Troubleshooting suggestions for home wifi issues
As so many of us are working from home during the COVID-19 emergency, our day to day activities and functions are highly dependent on the quality of our internet connection. From time to time, you may experience trouble with your connection. If you find your connection to be having performance issues, follow the tips below to resolve the problem.
1. Reboot your computer daily. Powering down your computer daily is an effective way to fully clear out the memory and reset your wi-fi network card. You may find this helps keep your computer running at top speed.
2. Reboot your wi-fi router. Similar to powering down your computer, this is an effective way to reset your router. It is not necessary to do this daily.
3. Limit the number of devices connected to your wi-fi. You may be surprised at the number of devices that automatically connect to your wi-fi. Cell phones, DVRs, computers, tablets, security cameras, video doorbells, and appliances may all be using your bandwidth and data. During this extraordinary time, you may want to disconnect some of those devices or at least disconnect them during critical usage times such as conducting a Zoom meeting or class session.
4. Be careful with streaming services. Streaming services such as Netflix, YouTube, Amazon, and Hulu use a lot of bandwidth and data. During a shelter-in-place period, it is likely that many households will have children home from school and college. Subsequently, streaming services may be a popular way to pass the time. During critical usage times such as Zoom meetings or class sessions, you will want people in your household to temporarily discontinue the use of streaming services.
5. Use cellular data when you can. If you are using the Jabber app on your cell phone, using cellular data rather than wi-fi will reduce the impact on your Internet connection.
6. Turn off video when using Zoom when you can. The video component of Zoom uses a good chunk of bandwidth. If you have difficulty with your Internet connection, consider turning off your video feed in Zoom when you can. Certainly, if you are leading a meeting or class session, having the video stream turned on is important. However, you may be able to turn video off if you are just listening.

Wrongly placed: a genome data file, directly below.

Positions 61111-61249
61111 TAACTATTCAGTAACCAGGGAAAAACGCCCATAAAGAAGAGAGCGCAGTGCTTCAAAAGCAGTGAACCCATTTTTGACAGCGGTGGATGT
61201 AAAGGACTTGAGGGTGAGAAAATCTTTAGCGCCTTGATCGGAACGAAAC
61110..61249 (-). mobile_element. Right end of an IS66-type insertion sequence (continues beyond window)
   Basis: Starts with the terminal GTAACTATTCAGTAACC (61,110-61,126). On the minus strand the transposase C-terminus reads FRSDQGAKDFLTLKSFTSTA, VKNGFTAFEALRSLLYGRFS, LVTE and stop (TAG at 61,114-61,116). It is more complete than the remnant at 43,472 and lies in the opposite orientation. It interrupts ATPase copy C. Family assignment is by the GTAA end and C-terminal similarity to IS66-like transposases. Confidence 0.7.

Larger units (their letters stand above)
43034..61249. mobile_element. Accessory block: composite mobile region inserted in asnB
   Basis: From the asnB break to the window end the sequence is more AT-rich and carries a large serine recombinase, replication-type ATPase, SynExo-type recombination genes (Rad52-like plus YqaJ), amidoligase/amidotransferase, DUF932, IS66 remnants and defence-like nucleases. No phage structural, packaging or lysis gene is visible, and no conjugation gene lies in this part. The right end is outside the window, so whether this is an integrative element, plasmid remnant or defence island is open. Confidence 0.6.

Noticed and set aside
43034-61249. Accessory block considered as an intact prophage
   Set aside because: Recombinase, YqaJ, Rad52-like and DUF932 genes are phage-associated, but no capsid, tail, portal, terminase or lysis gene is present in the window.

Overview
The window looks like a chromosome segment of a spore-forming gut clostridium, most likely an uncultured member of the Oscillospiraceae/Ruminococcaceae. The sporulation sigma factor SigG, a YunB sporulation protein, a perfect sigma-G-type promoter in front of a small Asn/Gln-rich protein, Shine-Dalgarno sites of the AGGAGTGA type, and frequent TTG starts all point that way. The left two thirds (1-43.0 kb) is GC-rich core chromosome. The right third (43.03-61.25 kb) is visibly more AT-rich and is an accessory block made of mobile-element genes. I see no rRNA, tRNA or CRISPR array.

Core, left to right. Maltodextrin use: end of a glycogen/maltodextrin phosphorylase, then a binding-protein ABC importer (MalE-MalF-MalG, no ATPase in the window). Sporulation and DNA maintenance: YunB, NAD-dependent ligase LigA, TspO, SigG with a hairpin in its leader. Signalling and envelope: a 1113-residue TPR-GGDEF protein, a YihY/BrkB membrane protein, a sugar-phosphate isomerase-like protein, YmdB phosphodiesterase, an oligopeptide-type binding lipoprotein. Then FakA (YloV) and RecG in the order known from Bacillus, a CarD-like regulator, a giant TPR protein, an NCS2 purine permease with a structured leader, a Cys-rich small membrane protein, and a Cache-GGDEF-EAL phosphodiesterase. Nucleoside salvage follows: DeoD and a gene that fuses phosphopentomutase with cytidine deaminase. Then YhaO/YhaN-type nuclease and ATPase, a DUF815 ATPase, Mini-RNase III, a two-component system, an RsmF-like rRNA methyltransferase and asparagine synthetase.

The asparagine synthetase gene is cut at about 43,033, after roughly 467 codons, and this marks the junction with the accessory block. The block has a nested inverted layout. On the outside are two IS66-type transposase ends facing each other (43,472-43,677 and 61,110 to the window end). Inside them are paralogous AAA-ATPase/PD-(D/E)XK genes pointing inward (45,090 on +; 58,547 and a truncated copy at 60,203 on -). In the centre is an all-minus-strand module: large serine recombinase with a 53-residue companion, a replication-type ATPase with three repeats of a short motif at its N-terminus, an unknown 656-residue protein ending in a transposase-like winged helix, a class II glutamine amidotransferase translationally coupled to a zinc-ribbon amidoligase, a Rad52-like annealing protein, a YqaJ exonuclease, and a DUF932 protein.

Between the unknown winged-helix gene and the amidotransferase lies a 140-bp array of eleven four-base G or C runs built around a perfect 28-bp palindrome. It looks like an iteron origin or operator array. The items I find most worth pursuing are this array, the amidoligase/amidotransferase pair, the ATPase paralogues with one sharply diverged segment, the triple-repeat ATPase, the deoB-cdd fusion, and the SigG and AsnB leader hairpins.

7. Contact your Internet Service Provider (ISP). If you have tried all the tips above and are still having trouble with your wi-fi or Internet connection, you should contact your ISP. They may be able to tell about traffic on your connection of which you might not be aware. They can also tell you about difficulties they may be having with their network that are out of your control yet still impacting the performance of you connection.
8. Additional troubleshooting suggestions If your wifi is slow and there are drop outs during Zoom calls etc:
8a.Test the speed of your connection at https://www.speedtest.net/
If the first test is very slow (higher numbers are better measured in megabits per second) and the ping time very high (lower numbers are better) greater than 20 ms, you can change servers and run the test again. If it is still low/high try these steps:
8b. Try moving your wireless device closer to your wireless access point/router and run the test again. If the speed improves (higher Mb/s) and the ping latency decreases (lower ms), your wireless signal may not be strong in the area of your house you are working in.
8c. Try moving your work location, if feasible, closer to your wireless access point/router. If not feasible, try moving your wireless access point/router closer to your work location. If neither are feasible, and you feel comfortable setting these up, you can look into a wireless extender or a mesh solution. This is only recommended if neither of the above are feasible and your signal improves when closer to the gateway: https://bestreviews.com/best-mesh-wifi-systems.
8d. If the speed does not improve, you may be experiencing interference from neighboring access points. To rule this out, connecting your laptop/device (if it has an ethernet port) with ethernet to the router should help improve things.
8e. Turn off wireless on your laptop and make sure your device can get to the internet while wired.
8f. Re-run the speedtest at https://www.speedtest.net/. Download speed in Mbps (megabits per second) should be faster (higher numbers are better) and ping time in ms (milliseconds) should drop (lower numbers are better--15ms or less).
8g. If things still do not get better when wired or remain the same as the wireless test, you might need to contact your provider to check your wiring or your gateway. Speed of connectivity will also vary based on the type of connection you have. For example, if you are using DSL, connectivity is limited by the distance you are from the provider. If you are using a cable provider, it can vary by how many people are using the system all at once in your neighborhood or complex. The goal is to make the connection as optimal as possible without spending too much or any money. Moving closer to the wireless access point/router and wiring the device to the gateway is the least expensive and easiest way to improve your connection. Your provider might be able to fix the wiring or replace your gateway. Hopefully you will not have to spend money to buy a wireless mesh system.